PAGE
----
My wife and I rescued an 18 month old German Shepherd Dog in February 2007. The dog was very shy and malnourished yet had keen eyes that always seemed to be watching us, and a very sweet way of cuddling up to my wife’s feet. The dog came from a house of 4 kids and 5 dogs and acted as if she may have been beaten. We contacted Ohio State K9 College, from a trusted referral, and followed the owner's instructions to do nothing but give the dog love and affection for the first three weeks that she was in her new home. She is a German Shepherd of European lines, and after getting used to her new home, her shyness was replaced with the stubbornness and a high drive dominant attitude that is typical of working line GSDs. My wife said that if the dog didn't improve it would have to go, and I am guessing that this would have been a death sentence because no one else in their right mind would have taken this dog. We went to Ohio State K9 for an evaluation and started the Total Control course ASAP after he determined that her temperament is sound (we had to make sure she wasn't vicious or a fear-biter). Over a year has passed by and our dog is now absolutely wonderful. Not only did OSK9 teach us 40+ commands- on and off leash -but he gave us invaluable advice on nutrition, grooming, exercise, and toy selection. He was even available for last-minute boarding at a fair price when a dog sitter canceled right before we left for vacation. We get compliments on her appearance and behavior almost everywhere that we take her, especially from our neighbors who have witnessed her complete 180. More importantly, my wife and I share an indescribable bond with our dog, who seems to have an almost human intelligence. Best of all the training was completed without any cruel methods life choke/spike collars or "gentle" leaders. The money that we’ve invested in the training is a bargain when averaged over a GSD’s 12 year life expectancy, and as a bonus my wife and I are confident that we will be able to use what we’ve learned to train the dog which we will adopt this summer by ourselves (but I have a feeling we’ll call OSK9 for pointers a time or two). I am confident that OSK9 helped us save this dog’s life, and I recommend his Total Control course to anyone who wants to be a responsible dog owner of a large breed dog. The owner is passionate about what he does and he will make you read his Web site before you have a further conversation, but this is vital to learn about his philosophy and what separates him from the incompetant "student trainers" and dog chokers at some of the other schools.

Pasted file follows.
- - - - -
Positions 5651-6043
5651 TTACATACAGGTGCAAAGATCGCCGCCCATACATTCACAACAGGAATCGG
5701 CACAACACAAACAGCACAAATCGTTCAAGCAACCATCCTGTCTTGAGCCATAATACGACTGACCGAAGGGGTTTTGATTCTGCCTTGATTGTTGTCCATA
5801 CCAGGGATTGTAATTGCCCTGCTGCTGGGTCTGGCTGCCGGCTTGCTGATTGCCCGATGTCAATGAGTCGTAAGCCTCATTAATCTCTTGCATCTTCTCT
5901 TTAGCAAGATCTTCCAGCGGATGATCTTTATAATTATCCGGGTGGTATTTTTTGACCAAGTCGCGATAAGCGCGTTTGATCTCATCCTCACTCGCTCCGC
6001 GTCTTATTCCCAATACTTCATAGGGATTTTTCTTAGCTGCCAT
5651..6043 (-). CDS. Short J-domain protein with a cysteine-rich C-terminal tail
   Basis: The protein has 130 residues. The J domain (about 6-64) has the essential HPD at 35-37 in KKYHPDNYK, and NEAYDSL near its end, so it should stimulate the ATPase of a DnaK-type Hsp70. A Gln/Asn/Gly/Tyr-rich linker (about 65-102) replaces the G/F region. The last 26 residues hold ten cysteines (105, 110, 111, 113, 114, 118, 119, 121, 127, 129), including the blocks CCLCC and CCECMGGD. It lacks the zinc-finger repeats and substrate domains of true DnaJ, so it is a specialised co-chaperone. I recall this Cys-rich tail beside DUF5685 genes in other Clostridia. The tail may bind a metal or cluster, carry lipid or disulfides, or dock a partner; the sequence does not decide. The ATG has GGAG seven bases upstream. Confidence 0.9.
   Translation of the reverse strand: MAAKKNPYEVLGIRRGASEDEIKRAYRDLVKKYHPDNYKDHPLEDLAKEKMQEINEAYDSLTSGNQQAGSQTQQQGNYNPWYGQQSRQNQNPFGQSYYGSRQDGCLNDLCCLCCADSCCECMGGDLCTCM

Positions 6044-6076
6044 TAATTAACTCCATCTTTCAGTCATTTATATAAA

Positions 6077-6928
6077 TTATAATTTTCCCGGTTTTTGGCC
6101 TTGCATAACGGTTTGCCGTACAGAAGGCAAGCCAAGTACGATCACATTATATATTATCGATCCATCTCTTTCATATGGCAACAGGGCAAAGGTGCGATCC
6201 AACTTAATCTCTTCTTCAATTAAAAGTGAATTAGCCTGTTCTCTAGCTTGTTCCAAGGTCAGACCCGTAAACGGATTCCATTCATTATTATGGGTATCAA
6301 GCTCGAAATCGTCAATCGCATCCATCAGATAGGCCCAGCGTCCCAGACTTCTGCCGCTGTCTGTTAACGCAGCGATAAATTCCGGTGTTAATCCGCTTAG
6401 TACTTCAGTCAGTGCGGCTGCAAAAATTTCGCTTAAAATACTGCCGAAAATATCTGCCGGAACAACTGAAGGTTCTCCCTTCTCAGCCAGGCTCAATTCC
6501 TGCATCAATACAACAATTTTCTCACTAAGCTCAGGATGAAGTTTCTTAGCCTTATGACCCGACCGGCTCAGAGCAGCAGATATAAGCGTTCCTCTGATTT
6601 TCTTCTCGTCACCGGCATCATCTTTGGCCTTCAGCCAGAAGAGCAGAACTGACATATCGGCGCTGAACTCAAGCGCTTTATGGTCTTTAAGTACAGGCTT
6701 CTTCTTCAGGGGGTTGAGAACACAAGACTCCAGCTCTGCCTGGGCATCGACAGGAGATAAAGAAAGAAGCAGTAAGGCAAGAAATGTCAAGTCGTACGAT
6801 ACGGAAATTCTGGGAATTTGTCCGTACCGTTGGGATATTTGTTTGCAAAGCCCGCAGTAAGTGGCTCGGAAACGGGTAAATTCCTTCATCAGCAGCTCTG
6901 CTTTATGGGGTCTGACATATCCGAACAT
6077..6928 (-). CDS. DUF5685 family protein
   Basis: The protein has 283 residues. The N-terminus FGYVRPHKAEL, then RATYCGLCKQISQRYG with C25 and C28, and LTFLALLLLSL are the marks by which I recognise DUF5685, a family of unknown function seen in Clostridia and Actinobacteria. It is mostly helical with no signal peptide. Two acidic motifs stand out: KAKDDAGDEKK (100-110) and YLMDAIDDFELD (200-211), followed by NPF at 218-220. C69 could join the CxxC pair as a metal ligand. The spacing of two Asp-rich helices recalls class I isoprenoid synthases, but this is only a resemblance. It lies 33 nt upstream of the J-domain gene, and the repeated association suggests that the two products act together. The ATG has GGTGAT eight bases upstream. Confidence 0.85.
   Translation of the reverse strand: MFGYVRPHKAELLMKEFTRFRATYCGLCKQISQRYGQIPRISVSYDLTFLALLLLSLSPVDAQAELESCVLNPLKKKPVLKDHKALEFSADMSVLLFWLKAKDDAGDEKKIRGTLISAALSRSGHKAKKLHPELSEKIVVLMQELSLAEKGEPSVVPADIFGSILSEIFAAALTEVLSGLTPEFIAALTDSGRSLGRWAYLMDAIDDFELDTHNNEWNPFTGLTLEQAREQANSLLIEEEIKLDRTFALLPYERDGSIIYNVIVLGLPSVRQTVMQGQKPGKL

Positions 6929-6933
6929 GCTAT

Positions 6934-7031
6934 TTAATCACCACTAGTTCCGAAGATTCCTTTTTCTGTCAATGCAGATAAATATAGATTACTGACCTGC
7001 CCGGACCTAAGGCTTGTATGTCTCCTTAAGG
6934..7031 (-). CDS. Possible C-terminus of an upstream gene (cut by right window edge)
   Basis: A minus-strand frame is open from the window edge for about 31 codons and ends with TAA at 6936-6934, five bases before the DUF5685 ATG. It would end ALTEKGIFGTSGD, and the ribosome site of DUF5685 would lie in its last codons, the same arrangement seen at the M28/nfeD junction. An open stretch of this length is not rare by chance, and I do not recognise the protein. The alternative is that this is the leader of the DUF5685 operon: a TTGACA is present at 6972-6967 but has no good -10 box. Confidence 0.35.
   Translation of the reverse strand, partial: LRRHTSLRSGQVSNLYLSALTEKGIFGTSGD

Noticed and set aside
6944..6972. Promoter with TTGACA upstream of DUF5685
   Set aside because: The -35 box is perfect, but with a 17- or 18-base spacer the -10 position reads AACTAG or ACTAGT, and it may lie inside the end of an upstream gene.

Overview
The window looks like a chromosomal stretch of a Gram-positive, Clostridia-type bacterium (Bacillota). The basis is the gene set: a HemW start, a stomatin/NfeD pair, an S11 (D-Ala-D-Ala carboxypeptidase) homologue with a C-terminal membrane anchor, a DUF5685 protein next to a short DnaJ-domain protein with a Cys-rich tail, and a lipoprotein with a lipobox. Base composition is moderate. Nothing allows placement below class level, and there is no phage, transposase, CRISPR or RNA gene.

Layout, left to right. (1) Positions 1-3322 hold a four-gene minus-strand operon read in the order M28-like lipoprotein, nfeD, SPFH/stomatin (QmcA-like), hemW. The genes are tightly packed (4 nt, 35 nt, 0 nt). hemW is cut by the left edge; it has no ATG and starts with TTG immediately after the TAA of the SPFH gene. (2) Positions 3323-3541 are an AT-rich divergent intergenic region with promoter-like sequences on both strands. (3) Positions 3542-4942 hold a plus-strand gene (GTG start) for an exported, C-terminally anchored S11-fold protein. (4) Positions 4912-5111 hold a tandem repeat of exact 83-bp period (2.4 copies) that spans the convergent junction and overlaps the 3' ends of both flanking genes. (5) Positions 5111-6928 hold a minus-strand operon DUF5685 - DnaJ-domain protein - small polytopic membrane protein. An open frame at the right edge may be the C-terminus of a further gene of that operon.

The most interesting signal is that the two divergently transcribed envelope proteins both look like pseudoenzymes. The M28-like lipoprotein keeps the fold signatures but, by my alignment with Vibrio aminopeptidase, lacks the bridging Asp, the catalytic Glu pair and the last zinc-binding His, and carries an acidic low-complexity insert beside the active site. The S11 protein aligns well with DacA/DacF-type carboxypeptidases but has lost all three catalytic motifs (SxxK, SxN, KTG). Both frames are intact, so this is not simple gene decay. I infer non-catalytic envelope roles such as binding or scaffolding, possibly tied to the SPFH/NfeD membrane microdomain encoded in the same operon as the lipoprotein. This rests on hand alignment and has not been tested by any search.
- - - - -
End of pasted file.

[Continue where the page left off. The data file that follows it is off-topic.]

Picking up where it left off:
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Not only have I done volunteer work with Pets Without Parents, I also got two of my cats from them. I find the owner, Amy, to be very sincere in what she does. I have seen her go way beyond what most shelters would do to help pets find a good home. They are one of the very few &quot;No Kill&quot; shelters in the area. When ever I hear of someone looking for a pet, I send them to Pets Without Parents. The animals are well taken care of and their medical needa are taken care of immediately.
If you have ever gone to Mingle with the Mutts (2 Sundays a month) at Franklin County Dog Shelter, you will see that this shelter tries hard to bring people together to help dogs find the best homes possible. The old facility services the entire county of Franklin - a huge task - & they do the very best they can. The many volunteers are completely dedicated to making life a little easier for the large numbers of homeless dogs. They desperately need a new building!